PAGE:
The Big One: Ronald Biggs and the Great Train Robbery
No one knows for sure who first came up with the idea of robbing the Glasgow-to-London mail train, but one thing is certain, it led to one of the most audacious crimes in British history.
The Great Train Robbery of 1963 was a daring crime that had more in common with Butch Cassidy and the Sundance Kid than a band of small-time London criminals. It was a crime that not only captivated the imagination of the worlds media and the public they served, it also succeeded in transforming one of the gang, Ronald Arthur Ronnie Biggs, into a folk hero.
A number of sources, including Peta Fordhams 1965 book The Robbers Tale, credit an unnamed leader of Londons underworld as being the brains behind the original idea which was later rejected by his gang in the early 1960s as being too ambitious. Leonard Nipper Read, the Scotland Yard detective who arrested the notorious Kray twins, suggests in his autobiography, Nipper - The Man Who Nicked the Krays, that the original plan was the brainchild of an unnamed Irishman who was well known for planning robberies and on-selling them to other criminals.
Regardless of the original source, the plan was put into play in 1962 when a member of the gang that had refused the original concept was serving time in prison and happened to mention it to fellow inmate Bruce Richard Reynolds. Reynolds, a
Following his release, Reynolds discussed the plan with his accomplices who were known collectively as the South West gang. As his number two, Reynolds chose Douglas Gordon Goody, a suave, well-dressed
Reynolds gang, although loyal and competent, didnt have the numbers that were needed for a job of such magnitude. Enter Buster Edwards. Ronald Buster Edwards, a former boxer turned jovial club owner and leader of the South East gang, was a close friend and confident of both Reynolds and Goody. After a short meeting between the three it was agreed that the two gangs would join forces for the score of a lifetime.
The other key figure in the planning and implementation was bookmaker Charles Frederick Wilson. Wilson, an affable and trustworthy associate of Reynolds, was a key member of the South West gang and an able hand on a job where clear thinking was a valuable asset.
Contrary to popular belief, no doubt fuelled by media speculation, Ronald Arthur Ronnie Biggs did not take part in the actual planning of the robbery and in fact played a fairly minor role. Biggs, described by Fordham in The Robbers Tale, as mild-mannered and not very bright, had been a small-time crook since his teens. After a string of criminal escapades had all gone sour resulting in varying periods of prison time, he became disillusioned with criminal life and turned his hand to construction work using the carpentry skills he had picked up in prison. He later formed a partnership with the bricklayer husband of one of his wifes school friends and business gradually began to pick up.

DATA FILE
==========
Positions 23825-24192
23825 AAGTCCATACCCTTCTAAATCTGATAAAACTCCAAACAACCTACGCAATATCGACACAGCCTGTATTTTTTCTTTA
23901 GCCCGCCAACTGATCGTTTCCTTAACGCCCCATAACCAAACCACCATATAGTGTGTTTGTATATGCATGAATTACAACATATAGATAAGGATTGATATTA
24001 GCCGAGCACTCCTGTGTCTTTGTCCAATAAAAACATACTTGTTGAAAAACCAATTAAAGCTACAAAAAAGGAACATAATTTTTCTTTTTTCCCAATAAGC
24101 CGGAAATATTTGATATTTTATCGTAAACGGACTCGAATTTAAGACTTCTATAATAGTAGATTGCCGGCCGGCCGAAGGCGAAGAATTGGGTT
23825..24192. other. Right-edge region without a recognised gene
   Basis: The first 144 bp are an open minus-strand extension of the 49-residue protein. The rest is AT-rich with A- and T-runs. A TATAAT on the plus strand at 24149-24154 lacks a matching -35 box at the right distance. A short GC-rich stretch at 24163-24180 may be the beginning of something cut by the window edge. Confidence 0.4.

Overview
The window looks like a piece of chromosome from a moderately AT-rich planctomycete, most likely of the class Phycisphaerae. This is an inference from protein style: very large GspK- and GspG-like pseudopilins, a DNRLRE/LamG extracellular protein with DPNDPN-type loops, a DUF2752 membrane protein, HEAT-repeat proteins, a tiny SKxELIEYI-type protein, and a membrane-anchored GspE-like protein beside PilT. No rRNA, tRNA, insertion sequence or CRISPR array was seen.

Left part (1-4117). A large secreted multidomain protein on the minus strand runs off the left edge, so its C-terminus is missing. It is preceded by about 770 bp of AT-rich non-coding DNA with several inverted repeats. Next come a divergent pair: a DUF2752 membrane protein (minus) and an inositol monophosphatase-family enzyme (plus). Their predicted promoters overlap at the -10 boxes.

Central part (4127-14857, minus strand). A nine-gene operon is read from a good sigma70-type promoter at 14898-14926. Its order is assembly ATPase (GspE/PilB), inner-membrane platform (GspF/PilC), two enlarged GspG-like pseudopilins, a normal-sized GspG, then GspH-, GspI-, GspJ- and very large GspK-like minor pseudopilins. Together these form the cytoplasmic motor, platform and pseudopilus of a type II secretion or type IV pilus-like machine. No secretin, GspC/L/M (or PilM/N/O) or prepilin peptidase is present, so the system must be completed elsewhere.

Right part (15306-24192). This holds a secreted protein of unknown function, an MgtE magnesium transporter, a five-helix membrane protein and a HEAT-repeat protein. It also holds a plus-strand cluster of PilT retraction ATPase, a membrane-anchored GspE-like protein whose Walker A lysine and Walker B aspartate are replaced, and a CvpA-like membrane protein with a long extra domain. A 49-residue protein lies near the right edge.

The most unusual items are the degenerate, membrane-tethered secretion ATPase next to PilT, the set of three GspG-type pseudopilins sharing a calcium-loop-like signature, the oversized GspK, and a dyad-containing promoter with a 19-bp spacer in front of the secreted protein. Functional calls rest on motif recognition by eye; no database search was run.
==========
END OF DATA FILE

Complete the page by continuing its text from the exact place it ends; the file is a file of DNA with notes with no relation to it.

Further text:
Although the business grew steadily, his modest earnings were quickly eaten up on payroll and outlay on building materials. Anxious to keep the business going and reluctant to return to crime, he contacted his friend Bruce Reynolds with a view to borrowing 500 to tide him over.
Although sympathetic to his plight, Reynolds explained that he was unable to help as most of his funds were committed to a piece of business he was involved in but, if Biggs was interested, there might be something in it for him.
Biggs, anxious to hear more, made arrangements for Reynolds to come to the house that he shared with his wife Charmaine and his two young sons. The following weekend, Reynolds, accompanied by his own wife and son, arrived at the Biggs residence and laid out the plan. Although interested, Ronnie Biggs was reluctant to commit as he was not looking forward to another, and considerably longer, stretch in prison if they were caught. The clincher came when Reynolds told Biggs that his share would be 40,000, an almost obscene amount of money in those days and well beyond the reach of any legitimate earnings Ronnie could ever hope for.
Biggs threw caution to the winds and made arrangements to meet the rest of the lads. Reynolds then added a proviso, if Biggs were to be involved, he would have to find someone who was capable of driving a diesel locomotive. As luck would have it, Ronnie knew just the man.
As he explained in detail in his 1994 autobiography Odd Man Out, Biggs had been working at the house of a man who was employed as a train driver at the local rail yards. The man, described only as Peter, was, by his own account, well versed in the intricacies of diesel locomotives and keen to help, especially when he learned how much money was involved. With the key members of the team picked and a seemingly fool-proof plan taking shape, Reynolds was ready for the next step.